Budget Crunch 2003 - 2004: Putting the College First
What it all comes down to is making some tough choices to present the College's Board of Trustees with a balanced budget for next year.
In both a standing-room-only meeting and a recent memo from the Acting President, it has been publicly stated that in order to preserve the College's academic programs, ensure that the teacher certification programs meet state requirements, maintain core support services, preserve current health benefits and avoid staff layoffs, sacrifices and strategic decisions need to be made.
"Everyone needs to put the good of the college ahead of its effect on themselves or their department," said Fred Schnur, Vice President of Finance and Administration at the March 10th open meeting.
In both instances, the current budget situation is being presented as convergence of internal and external pressures. Insurance was one of the main culprits, the rising costs of insurance, both property insurance that increased by 225 percent after the 9/11 terrorist attacks, and health insurance which increased 10 percent higher than budgeted for, have impacted the budget greatly.
Other factors were the rising costs of the non-academic retirement plan and post retirement medical benefits. The last factor stated was tuition remission. This benefit, which is a strong attraction for some employees at the College, has increased by 37 percent.
The budget is the toughest one in past eight years, but the problem being encountered is not unique to Teachers College, stated Schnur. Many other colleges and universities in the private not-for-profit sector are facing similar choices. But there is a consensus among the people working on the budget that making strategic sacrifices and adopting a balanced budget can face the current challenge.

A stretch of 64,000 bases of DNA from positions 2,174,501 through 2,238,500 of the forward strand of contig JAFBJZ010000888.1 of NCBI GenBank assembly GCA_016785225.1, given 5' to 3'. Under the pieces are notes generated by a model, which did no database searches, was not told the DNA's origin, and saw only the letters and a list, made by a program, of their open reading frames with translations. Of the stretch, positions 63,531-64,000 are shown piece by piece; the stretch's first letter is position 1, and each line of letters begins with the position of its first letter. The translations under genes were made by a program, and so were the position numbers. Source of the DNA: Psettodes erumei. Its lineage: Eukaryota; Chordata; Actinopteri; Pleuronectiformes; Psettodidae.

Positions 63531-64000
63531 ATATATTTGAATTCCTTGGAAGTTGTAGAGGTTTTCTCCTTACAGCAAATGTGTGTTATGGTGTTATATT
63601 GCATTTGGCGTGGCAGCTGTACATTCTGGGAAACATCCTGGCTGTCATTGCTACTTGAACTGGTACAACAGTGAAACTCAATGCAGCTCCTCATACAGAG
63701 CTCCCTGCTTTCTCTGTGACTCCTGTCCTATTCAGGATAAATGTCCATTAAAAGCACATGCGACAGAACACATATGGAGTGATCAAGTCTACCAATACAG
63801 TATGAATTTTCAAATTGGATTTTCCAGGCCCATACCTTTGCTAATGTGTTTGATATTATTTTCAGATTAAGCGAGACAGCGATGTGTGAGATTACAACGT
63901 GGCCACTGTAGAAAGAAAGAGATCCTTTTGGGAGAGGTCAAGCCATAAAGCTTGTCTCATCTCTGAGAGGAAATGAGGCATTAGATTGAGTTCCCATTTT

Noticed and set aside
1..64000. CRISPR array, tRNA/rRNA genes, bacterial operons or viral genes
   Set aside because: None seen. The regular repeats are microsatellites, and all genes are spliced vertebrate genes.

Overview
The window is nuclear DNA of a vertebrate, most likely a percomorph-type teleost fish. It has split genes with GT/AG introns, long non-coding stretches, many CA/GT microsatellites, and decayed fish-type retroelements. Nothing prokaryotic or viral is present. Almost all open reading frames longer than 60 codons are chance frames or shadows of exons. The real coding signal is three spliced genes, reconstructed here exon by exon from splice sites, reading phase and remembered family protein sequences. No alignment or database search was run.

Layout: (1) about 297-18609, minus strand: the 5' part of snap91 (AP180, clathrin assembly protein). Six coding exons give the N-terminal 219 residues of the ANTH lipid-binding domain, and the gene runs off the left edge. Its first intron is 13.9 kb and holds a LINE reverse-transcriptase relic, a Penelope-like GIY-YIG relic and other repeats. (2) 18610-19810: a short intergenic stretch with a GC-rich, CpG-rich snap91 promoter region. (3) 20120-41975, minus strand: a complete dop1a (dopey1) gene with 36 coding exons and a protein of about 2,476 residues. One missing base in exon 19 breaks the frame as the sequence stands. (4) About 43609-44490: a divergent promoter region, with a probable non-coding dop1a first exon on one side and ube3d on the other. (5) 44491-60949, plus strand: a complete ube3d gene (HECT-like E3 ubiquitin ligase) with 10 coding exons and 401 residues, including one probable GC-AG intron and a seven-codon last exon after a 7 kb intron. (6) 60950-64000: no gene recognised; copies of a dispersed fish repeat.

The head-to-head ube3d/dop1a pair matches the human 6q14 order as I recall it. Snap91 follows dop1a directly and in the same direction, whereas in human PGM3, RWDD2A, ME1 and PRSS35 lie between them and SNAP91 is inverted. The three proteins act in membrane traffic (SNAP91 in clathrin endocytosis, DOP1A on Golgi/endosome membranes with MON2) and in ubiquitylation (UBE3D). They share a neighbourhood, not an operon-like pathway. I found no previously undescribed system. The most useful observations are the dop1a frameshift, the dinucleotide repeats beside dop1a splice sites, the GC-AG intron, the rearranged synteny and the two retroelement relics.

While there were no actual stated changes in benefits, expenditures or incomes presented, at the time of the meeting, Professor John Saxman, a member of the Faculty Executive Committee working on the budget, said that the group looking into to balancing the budget is "operating with the greatest integrity."
Saxman said that while such sacrifices need to be made to continue supporting the current offering of academic programs, "no one around the table is suggesting that faculty, students or staff should shoulder the burden of how we reduce expenditures."
In her memo dated March 14, 2003, Acting President Darlyne Bailey reiterated the current budgetary challenge. "Through a painstaking process spanning several months, we are bringing our projected revenues and expenses into balance. In doing so, our goal has been to respect the interests of all the members of our community."
Bailey remarked that while the current challenge has been met, that there is more work to be done. One of the initiatives being undertaken is the creation of the Long-Range Budget Planning Committee. In the meantime, a watchful eye will be turned towards major expenditures, enrollment and other major sources of revenue.previous page